Tuesday, August 7, 2007

Alarm Clocks of a Human Kind (Then) continued

Excerpt no 2: Africa Will Always Break Your Heart

...That this lifestyle was of course totally contrary to Christianity, a façade, oh so very important to keep up did not matter to the folks. A hedonistic lifestyle was what they wanted and what they lived.
Sundays were, on the contrary, a totally different matter. Every single one of us had to go to church. Dad said so. It was probably the most boring hours of my entire life. I practiced my own form of shorthand trying to keep track of what the preacher said. The poor man realised too late in life that he had no calling as a man of the cloth in the ordinary society. To save his family from starvation he promptly became a military chaplain. His sermons were truly mind-numbing exercises.
The Dutch Reformed Church was the prevailing religion. The pulpit was used as much for advocating the fight against communism as it was used to preach the word of God. Songs praising the Good Lord were dreary and stretched out affairs. Hymns and psalms were mumbled out, accompanied by an organist who always seemed to be a few bars ahead of the pathetic congregation. Only the few really tone-deaf as well as the musically talented dared to raise their voices above a whisper. Unfortunately, the former outnumbered the latter by far. If God was ever present during any of these dreary meetings I would be very surprised. Even though it was ghastly we were Christians and practised our religion with fervour — twice every Sunday. I was even a Sunday school teacher while completing High School.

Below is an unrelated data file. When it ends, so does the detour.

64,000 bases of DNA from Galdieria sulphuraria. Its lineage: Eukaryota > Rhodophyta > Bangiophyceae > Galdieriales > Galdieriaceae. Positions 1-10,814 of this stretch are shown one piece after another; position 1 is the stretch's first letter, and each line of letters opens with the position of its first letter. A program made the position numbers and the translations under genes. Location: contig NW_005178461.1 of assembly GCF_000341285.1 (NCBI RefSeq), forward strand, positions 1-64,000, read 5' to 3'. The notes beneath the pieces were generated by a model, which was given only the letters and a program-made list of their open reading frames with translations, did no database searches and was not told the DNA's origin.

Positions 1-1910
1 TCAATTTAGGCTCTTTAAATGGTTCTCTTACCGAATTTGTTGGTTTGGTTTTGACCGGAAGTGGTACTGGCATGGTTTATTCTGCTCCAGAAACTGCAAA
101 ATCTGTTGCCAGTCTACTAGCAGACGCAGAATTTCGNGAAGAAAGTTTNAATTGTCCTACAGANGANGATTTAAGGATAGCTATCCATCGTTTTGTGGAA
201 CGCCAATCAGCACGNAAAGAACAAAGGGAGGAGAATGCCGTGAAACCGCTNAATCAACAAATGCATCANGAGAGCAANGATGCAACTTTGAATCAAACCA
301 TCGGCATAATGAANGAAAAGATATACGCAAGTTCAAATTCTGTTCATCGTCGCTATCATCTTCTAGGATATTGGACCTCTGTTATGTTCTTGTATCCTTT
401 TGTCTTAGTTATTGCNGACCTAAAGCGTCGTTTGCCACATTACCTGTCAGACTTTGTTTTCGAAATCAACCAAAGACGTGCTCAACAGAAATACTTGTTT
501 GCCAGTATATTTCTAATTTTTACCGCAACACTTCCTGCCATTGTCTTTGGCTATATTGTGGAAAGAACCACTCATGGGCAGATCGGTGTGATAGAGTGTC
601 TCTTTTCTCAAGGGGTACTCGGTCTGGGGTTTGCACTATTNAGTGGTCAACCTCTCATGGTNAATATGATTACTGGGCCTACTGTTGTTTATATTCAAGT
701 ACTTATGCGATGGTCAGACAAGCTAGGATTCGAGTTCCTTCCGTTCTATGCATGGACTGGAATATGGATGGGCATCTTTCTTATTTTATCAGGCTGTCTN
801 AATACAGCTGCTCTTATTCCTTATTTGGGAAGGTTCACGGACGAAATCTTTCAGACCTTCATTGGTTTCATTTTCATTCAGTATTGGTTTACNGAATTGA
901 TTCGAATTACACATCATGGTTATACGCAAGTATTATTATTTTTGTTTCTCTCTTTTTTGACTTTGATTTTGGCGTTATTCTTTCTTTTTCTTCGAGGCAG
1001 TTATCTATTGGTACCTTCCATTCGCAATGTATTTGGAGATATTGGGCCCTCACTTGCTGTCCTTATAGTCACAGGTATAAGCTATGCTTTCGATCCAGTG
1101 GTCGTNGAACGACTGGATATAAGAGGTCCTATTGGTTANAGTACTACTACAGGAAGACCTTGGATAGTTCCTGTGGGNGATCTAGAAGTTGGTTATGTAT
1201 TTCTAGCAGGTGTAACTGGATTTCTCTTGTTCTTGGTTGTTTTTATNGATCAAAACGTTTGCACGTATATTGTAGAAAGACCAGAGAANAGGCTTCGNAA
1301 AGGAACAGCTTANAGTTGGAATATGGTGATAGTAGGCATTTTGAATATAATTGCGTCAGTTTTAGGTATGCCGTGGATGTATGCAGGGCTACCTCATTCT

Double standards became the norm rather than the exception. One can get used to almost anything.
“Do as I tell you and not as I do!” was one of my father’s favourite sayings. He had quite a selection of these little snippets of wisdom that he shared with us ad infinitum. Another one that always used to pop up after a few drinks was:
“I’m not a racist, I do not hate kaffers more than what is absolutely necessary.”

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